For years now I’ve been living by Logan Circle, and for that same amount of time minus about a week, I’ve been watching for Veranda to close and a better restaurant to move into that lovely space at 11th and P streets. Finally I discovered a workaround for having a great neighborhood restaurant paces from my home: I moved.
And what a difference eight blocks can make! I can now get a decent bagel at Java House, a cheap, stiff drink at the Fox and Hounds, oh and one of the most interesting, exciting new meals in town at Little Serow. The tiny basement restaurant churning out Issan, northeastern Thai, small plates is the latest endeavor from Johnny Monis, the chef/owner of Komi next door. This sour and spicy regional cuisine is what Monis likes to cook when he’s not Greeking it up in the Komi kitchen. And the word I’d use to describe the food it stimulating.
But first a note about vibe and ambiance. Aside from the D.C. crowd, which I’ll assume is at least smarter than your average NYC crowd, the space could definitely hold its own in the more stylish city. It’s small, spare, brightly painted, but dim, with the kitchen the beacon of light at the back. Best of all, it’s not a bit cramped or overcrowded. Well, actually, best of all the music is terrific. The tables are just candle lit, but who needs light when there is no menu from which to order?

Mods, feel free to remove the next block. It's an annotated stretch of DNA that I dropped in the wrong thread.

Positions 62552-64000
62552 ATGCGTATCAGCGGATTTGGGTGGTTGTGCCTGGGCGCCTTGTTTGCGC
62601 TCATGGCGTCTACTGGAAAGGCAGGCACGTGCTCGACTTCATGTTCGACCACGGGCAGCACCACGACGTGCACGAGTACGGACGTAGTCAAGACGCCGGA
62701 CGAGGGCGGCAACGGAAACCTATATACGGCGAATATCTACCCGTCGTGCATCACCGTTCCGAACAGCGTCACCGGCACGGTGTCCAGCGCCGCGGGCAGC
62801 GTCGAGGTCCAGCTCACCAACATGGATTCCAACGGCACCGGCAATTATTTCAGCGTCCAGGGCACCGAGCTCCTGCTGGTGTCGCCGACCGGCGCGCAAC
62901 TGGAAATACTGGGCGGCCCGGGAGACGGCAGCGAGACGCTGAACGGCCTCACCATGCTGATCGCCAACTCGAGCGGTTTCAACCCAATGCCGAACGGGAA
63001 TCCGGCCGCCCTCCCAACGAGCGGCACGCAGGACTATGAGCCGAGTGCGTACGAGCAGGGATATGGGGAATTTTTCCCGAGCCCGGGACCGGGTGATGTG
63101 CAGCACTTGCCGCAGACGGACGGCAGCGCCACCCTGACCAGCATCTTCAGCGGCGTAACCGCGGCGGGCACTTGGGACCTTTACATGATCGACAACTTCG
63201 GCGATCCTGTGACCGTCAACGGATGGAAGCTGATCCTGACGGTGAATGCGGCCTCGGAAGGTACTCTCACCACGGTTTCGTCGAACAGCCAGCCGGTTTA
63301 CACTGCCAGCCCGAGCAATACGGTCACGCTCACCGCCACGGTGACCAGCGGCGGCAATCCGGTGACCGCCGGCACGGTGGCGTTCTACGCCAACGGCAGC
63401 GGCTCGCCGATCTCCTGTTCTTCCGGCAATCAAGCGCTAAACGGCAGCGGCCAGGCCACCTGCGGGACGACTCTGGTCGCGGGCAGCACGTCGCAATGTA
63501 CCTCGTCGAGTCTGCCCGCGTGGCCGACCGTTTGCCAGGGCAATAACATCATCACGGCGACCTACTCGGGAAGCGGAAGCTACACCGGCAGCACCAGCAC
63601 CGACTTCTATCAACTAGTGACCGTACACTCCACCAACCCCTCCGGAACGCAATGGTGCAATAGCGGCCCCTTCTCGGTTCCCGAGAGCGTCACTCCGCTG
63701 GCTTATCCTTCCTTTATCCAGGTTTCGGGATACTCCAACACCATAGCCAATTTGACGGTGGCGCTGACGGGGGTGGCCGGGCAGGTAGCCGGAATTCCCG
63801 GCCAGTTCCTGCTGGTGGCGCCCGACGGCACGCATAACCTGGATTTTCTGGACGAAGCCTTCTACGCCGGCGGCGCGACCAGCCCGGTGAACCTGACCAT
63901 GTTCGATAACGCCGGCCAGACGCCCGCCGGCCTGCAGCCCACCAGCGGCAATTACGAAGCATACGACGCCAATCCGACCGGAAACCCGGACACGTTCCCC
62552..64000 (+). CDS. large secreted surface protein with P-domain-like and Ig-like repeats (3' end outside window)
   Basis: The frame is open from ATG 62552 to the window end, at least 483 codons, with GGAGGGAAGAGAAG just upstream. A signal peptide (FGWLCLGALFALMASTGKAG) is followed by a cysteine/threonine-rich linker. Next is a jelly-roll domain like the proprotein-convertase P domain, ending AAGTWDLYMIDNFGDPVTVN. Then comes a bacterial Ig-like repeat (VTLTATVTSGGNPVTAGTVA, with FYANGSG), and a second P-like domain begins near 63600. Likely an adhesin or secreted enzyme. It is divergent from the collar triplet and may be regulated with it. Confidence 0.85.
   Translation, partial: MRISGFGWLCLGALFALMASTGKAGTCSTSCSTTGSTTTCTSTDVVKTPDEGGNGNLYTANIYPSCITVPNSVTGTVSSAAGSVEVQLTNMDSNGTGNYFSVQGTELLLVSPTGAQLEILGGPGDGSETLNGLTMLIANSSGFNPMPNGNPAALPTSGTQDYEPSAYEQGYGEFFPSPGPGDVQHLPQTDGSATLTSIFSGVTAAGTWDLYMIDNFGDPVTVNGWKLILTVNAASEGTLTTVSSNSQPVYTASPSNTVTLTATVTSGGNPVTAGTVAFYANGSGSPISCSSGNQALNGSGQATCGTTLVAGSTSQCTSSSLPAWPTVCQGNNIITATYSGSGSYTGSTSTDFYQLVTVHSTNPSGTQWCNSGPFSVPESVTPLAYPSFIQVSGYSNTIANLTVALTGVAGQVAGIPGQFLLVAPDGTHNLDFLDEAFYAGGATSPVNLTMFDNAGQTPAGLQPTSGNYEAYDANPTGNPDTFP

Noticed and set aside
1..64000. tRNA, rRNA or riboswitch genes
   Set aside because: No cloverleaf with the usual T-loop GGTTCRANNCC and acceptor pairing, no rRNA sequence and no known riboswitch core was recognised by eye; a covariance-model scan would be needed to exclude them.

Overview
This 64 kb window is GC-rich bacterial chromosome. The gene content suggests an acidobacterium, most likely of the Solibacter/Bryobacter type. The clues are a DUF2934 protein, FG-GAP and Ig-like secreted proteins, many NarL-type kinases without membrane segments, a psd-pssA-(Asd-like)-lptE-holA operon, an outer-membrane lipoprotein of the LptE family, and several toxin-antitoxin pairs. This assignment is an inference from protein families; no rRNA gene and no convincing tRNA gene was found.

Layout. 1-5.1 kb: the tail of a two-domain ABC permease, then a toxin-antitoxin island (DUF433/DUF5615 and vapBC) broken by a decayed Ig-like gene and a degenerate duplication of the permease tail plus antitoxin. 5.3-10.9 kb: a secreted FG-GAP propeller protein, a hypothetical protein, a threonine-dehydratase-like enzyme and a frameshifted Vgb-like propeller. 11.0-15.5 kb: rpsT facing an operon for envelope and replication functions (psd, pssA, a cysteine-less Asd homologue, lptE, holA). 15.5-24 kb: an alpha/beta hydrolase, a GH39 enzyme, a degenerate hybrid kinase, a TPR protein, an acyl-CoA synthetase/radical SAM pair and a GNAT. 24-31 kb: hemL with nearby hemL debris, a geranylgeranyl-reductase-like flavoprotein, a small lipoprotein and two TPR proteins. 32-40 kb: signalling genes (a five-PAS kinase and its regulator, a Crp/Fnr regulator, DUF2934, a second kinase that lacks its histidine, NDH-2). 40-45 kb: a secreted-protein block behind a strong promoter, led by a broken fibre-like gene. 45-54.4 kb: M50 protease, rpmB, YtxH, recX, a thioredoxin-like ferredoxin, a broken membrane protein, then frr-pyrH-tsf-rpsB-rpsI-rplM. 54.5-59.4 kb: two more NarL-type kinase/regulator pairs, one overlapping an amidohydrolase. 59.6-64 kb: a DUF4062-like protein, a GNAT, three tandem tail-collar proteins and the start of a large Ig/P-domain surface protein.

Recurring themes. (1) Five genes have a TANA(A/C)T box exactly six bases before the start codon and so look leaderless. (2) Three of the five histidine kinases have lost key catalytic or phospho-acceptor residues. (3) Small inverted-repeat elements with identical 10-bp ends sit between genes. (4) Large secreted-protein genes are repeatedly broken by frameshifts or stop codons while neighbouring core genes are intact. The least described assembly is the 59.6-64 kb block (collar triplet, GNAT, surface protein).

Little Serow is for walk-ins only. There will be a wait, but they text you when your table is ready, so you can get your name on the list and then head for one of those aforementioned cheap, stiff cocktails or, in my case, head home and wait to be called for dinner. The menu is set at a half dozen plus plates to share for $45. We took leftovers home.
The sometimes challenging, but always exciting, dishes come out at the right pace by warm, friendly servers. Most of the dishes did manage to be shockingly citrus-y and brutally spicy at the same time, and I turned to the basket of cooling vegetables–cucumber, lettuce, cabbage, daikon, eggplant, Thai basil–and the basket of sticky rice like I would a lifesaver in the middle of the ocean. With increasingly pink cheeks and bright eyes and sticky fingers, we feasted on duck liver and pork rinds, crunchy catfish, tart eggplant, fermented cabbage, lime-y sausage, charred steak, and curried pork ribs. And the conversation kept coming back to who we absolutely must bring to Little Serow and who wouldn’t be able to handle it.
The menu changes each week (at least somewhat) and is posted Mondays on their website. It’s always bittersweet to move out of a great apartment, but this time it’s also ridiculously tart and spicy.